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Neal v. Cigniti Technologies, Inc.

United States District Court, D. South Carolina, Rock Hill Division

August 9, 2018

Mindy N. Neal, Plaintiff,
v.
Cigniti Technologies, Inc., Defendant.

          REPORT AND RECOMMENDATION

          PAIGE J. GOSSETT, UNITED STATES MAGISTRATE JUDGE.

         The plaintiff, Mindy N. Neal, filed this action pursuant to Title VII of the Civil Rights Act of 1964 (“Title VII”), 42 U.S.C. §§ 2000e, et seq. against the defendant, her former employer. Her Complaint asserts causes of action under Title VII based on discrimination due to race, national origin, and gender; retaliation; and hostile work environment. This matter is before the court pursuant to 28 U.S.C. § 636(b) and Local Civil Rule 73.02(B)(2) (D.S.C.) for a Report and Recommendation on the defendant's motion to dismiss for lack of jurisdiction or improper venue or, in the alternative, to transfer. (ECF No. 8.) Neal filed a response in opposition (ECF No. 11), and the defendant replied (ECF No. 12). Having reviewed the parties' submissions and the applicable law, the court finds that the defendant's motion to dismiss for lack of personal jurisdiction should be granted.

         ISSUE PRESENTED

         The defendant's motion raises the question whether, in a Title VII case, a court has specific personal jurisdiction over a defendant who has no connection to the forum state other than remotely employing a person who happens to reside there and communicating with her by email and telephone. On this record, the court concludes that it does not.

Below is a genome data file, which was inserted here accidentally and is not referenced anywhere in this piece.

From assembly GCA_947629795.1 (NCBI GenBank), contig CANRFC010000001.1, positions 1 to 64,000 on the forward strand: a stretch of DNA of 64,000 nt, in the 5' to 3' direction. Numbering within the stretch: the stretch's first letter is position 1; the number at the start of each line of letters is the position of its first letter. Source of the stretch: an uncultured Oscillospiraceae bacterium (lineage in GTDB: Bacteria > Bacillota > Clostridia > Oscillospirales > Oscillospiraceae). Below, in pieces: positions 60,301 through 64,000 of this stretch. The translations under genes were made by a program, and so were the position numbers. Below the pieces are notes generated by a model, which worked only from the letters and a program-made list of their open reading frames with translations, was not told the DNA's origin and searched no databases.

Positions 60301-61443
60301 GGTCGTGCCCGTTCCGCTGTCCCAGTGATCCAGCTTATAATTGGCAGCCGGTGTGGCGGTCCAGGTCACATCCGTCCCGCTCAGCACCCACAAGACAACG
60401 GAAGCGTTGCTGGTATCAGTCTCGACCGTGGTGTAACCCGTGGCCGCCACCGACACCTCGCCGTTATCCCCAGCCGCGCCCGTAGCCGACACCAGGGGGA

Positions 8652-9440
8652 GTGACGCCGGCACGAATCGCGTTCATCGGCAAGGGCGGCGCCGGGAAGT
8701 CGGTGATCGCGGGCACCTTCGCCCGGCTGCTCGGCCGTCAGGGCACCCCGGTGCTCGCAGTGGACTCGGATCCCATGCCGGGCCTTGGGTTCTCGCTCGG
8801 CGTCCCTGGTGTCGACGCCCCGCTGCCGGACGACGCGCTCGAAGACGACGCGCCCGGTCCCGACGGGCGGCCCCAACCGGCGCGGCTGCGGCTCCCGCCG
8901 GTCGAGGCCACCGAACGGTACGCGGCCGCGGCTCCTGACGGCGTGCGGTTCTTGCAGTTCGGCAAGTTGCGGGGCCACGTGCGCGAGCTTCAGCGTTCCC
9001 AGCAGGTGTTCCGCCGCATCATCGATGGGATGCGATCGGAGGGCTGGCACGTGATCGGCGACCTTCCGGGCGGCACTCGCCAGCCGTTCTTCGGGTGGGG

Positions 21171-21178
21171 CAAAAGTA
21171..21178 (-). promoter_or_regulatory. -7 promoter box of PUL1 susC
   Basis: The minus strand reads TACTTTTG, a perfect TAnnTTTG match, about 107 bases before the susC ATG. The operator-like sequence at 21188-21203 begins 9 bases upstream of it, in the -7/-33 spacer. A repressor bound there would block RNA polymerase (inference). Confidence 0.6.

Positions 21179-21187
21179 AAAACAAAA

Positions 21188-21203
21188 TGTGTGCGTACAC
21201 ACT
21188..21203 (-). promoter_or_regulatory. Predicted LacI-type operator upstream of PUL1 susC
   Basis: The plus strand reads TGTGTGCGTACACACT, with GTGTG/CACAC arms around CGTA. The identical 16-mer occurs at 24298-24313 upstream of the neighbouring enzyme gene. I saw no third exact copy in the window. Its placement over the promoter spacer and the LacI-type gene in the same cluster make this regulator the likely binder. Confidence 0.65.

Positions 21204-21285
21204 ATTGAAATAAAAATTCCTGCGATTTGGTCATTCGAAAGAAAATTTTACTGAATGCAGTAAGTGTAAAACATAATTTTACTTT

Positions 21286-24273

DISCUSSION

         The plaintiff has the burden of proof when a defendant challenges personal jurisdiction. See In re Celotex Corp., 124 F.3d 619, 628 (4th Cir. 1997). When the court addresses the issue on the pleadings without a hearing, “the burden on the plaintiff is simply to make a prima facie showing of a jurisdictional basis in order to survive the jurisdictional challenge.” Combs v. Bakker, 886 F.2d 673, 675 (4th Cir. 1989). In deciding such a motion, “the court must construe all relevant pleading allegations in the light most favorable to the plaintiff, assume credibility, and draw the most favorable inferences for the existence of jurisdiction.” Id. at 676.[1]

         Two conditions must be satisfied to validly assert personal jurisdiction over a nonresident defendant. Christian Sci. Bd. of Dirs. of the First Church of Christ v. Nolan, 259 F.3d 209, 215 (4th Cir. 2001). First, the exercise of jurisdiction must be authorized by the long-arm statute of the forum state, and second, the exercise of personal jurisdiction must not “overstep the bounds” of the Due Process Clause of the Fourteenth Amendment to the United States Constitution. Anita's New Mexico Style Mexican Food, Inc. v. Anita's Mexican Foods Corp., 201 F.3d 314, 317 (4th Cir. 2000). South Carolina's long-arm statute provides:

(A) A court may exercise personal jurisdiction over a person who acts directly or by an agent as to a cause of action arising from the person's:
(1) transacting any business in this State;
(2) contracting to supply services or things in the State;
(3) commission of a tortious act in whole or in part in this State;
(4) causing tortious injury or death in this State by an act or omission outside this state if he regularly does or solicits business, or engages in any other persistent course of conduct, or derives substantial revenue from goods used or consumed or services rendered in this State;
(5) having an interest in, using, or possessing real property in this State;
(6) contracting to insure any person, property, or risk located within this State at the ...

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